Lightning's Alex Killorn explains why team voted 'no' on 24-team playoff format

Tampa Bay Lightning forward Alex Killorn confirmed to The Athletic Saturday that the team voted against the NHL's proposed 24-team playoff format. Killorn, the Lightning's National Hockey League Players' Association rep, said everyone on the team wants to play but felt certain aspects of the format were unfair.

"They didn't feel it was fair that certain teams that probably wouldn't have made the playoffs would have a chance to make the playoffs in a best-of-five series," Killorn told The Athletic. "My team also felt it was unfair that the teams with a bye would not be as well prepared for a playoff series as the teams that had already basically played a playoff series to get into the playoffs."

Killorn said the vote was the opinion of the entire team, not just his alone.

"As the PA rep, I have a duty to represent the voice of my entire team," Killorn explained. "I don't want people to think we don't want to play. Everyone on our team wants to play. In saying that, we are fine with the vote the PA took and we are ready with it going forward."

Stanley Cup playoffs 2020: Everything we know

Tampa Bay had the second-best record in the Eastern Conference at the season's pause with 92 points. In the reported 24-team playoff format, Tampa Bay would play a round-robin against the other top-four teams in the conference to determine the seeding.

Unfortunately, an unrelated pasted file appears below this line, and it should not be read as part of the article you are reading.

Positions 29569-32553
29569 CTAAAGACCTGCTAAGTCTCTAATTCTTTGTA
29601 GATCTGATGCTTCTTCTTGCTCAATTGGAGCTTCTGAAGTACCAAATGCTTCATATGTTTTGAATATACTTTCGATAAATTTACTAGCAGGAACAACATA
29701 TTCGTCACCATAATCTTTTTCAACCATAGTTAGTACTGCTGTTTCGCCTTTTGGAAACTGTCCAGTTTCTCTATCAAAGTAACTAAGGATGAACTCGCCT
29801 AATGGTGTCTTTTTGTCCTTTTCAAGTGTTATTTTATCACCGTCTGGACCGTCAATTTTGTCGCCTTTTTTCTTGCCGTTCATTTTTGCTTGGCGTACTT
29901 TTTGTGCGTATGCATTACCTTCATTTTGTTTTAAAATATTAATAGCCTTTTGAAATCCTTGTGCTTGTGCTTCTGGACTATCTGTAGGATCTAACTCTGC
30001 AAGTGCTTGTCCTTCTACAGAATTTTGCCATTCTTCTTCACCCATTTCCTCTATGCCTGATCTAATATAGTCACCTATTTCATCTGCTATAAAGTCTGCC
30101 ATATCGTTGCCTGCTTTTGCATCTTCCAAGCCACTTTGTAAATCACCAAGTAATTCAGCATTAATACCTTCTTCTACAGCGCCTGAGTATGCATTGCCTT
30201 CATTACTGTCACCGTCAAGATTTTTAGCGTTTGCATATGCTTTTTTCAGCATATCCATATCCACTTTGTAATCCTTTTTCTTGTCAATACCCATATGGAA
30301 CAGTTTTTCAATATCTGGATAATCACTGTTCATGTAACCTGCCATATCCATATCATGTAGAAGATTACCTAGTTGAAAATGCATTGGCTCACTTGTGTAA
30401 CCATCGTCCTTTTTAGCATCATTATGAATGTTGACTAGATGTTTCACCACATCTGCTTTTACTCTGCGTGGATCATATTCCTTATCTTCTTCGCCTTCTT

Killorn voiced concern about the round-robin portion Friday in a call with reporters and whether those games will properly prepare them for the 16-team playoff.

"The only problem I have with that format is that the top teams that have a bye," Killorn described. "I don't know how competitive the games will be going forward where the teams at the bottom will be playing playoff games right away and [would be] potentially more prepared for the real playoffs."

The competitiveness of the four-team round-robin is of concern for the Bolts after what happened to them last year.

Tampa Bay clinched the President's Trophy on March 18, 2019, and played the final nine games of the regular season with nothing to play for. The Blue Jackets, on the other hand, secured a playoff berth on the second-to-last day of the regular season.

Columbus rode that momentum into the series with Tampa Bay and completed the stunning first-round sweep.

Another concern Killorn's teammates had was being in a "hub city" for a long period of time, a concern shared by players around the league.

"It's going to be tough to be away and we don't know how long we'll be away," Killorn said. "We'll be somewhere that's foreign, but no one is going to be in a comfortable situation.

"You don't know how many chances you're going to get at winning this [Stanley Cup], especially when you have a team that you think can compete for it. So you're willing to make whatever sacrifices you need to do that."